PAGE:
Summer in Boston was a world away from Philly. I worked at Man’s Greatest Hospital seven to three, then headed directly to Community Boating on the Charles River to sail for a few hours. After sailing, sitting on the dock offered the opportunity to talk to friends and watch the wind chase the waves on the water.
The boats we sailed were Lasers, Cape Cod Mercuries, and 110’s. It was a long way from the thirty-four-foot ketch I had first learned to sail on. The Charles River Lower Basin was also lots different from Penobscott Bay or Casco Bay.
What was lacking in the boats’ size was more than compensated by their need for careful handling. The Basin was like a small shallow bay, and wind shadows from the buildings on the Boston side of the River could cause abrupt wind change. You would never tie down your main sheet unless you were interested in either an uncontrolled jibe or a sudden knockdown. It was analogous to my life: unsettled, subject to abrupt change, and in difficult circumstances.
By the end of summer, I was at the tail end of my first relationship since my divorce. As I learned on the Coast,” Sin in haste, repent at leisure.” And I was repenting. Charlotte was her name, and she was a charge nurse on the orthopedics floor I had worked on. I was surprised at how fast my pursuit of her turned into a relationship. And that link turned into a rather hurried commitment. I found myself being seduced into engagement with haste. I thought I was in love.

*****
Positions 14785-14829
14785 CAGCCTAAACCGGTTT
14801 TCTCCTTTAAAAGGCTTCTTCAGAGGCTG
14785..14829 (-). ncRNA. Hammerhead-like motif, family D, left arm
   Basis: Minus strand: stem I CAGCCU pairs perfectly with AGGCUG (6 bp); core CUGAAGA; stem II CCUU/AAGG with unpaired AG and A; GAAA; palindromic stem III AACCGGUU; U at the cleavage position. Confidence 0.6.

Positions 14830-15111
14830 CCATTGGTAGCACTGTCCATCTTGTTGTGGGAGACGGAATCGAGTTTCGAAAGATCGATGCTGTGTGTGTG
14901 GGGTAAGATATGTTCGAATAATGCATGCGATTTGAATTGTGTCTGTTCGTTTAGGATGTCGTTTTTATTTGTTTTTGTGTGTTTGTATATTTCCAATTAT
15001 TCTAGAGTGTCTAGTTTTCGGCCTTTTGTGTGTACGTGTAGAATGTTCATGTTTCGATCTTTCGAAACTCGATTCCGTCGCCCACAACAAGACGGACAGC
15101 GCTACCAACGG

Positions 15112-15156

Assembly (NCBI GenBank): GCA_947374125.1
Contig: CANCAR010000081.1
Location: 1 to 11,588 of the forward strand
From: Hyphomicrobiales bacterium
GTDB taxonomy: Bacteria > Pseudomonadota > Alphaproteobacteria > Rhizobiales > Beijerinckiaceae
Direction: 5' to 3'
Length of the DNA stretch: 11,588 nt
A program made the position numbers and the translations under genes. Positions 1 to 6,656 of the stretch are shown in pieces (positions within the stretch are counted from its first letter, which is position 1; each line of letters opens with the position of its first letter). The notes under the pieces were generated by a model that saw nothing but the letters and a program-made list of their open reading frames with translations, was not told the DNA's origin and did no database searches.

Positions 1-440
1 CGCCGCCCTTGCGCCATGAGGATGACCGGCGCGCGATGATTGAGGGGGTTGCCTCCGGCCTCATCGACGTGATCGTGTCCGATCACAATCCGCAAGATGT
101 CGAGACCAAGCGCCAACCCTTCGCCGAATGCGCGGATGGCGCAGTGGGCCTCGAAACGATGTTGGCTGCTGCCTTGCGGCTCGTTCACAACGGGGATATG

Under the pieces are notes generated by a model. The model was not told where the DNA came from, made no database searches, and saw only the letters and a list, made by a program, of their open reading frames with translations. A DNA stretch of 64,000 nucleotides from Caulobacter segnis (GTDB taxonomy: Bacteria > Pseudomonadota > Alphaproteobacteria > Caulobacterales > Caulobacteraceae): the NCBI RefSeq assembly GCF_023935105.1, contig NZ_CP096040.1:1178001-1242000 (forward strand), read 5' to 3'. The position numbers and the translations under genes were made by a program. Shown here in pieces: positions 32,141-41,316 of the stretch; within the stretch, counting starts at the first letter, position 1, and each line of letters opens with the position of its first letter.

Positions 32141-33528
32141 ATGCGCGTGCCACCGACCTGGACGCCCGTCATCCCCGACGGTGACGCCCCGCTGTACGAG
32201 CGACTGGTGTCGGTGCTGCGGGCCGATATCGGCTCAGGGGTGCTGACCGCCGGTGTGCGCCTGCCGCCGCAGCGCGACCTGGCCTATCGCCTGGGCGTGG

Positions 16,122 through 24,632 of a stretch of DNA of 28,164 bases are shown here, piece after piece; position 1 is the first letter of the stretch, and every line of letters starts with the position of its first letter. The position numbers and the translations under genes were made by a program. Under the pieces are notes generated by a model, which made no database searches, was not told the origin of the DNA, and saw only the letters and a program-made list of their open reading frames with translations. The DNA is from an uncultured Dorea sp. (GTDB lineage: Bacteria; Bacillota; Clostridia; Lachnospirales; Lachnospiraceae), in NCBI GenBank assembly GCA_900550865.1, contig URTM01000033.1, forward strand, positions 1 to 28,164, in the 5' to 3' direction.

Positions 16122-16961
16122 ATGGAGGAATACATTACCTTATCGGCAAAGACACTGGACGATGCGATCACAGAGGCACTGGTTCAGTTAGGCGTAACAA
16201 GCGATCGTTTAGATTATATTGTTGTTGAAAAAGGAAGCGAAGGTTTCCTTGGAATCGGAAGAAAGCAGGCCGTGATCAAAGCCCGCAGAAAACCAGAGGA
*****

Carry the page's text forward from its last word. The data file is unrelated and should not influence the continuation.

So it came time for acid tests. I invited Charlotte to Community boating to go sailing. We were not on the water five minutes before she asked when we would get to where we were going. I had to explain that we were already there. This was not encouraging.

I invited my mother to visit and meet her. That evening, at the last moment, she picked up an extra shift for a friend without letting us know; mom was not impressed. Charlotte then accused me of being too much under my mother’s influence.
Deciding to try again, I invited her over to my place for dinner. I made one of my family specialties; it was too spicy. Most importantly, about that evening was that she had an opportunity to meet Clancy, my gray devil cat, he turned his back and walked away when she started her “here sweet Kitty kitty” routine. I was developing an awareness that the cat was more discerning than I was about women, and he did not approve.
She was four down and zero up. We had an involved discussion about compatibility, but I did not break up with her then.

I broke up with her about four days later when I went to the doctor and got a shot and a pill for the symptoms. I should have paid attention to the cat.
“He that is hasty of spirit exalteth folly.”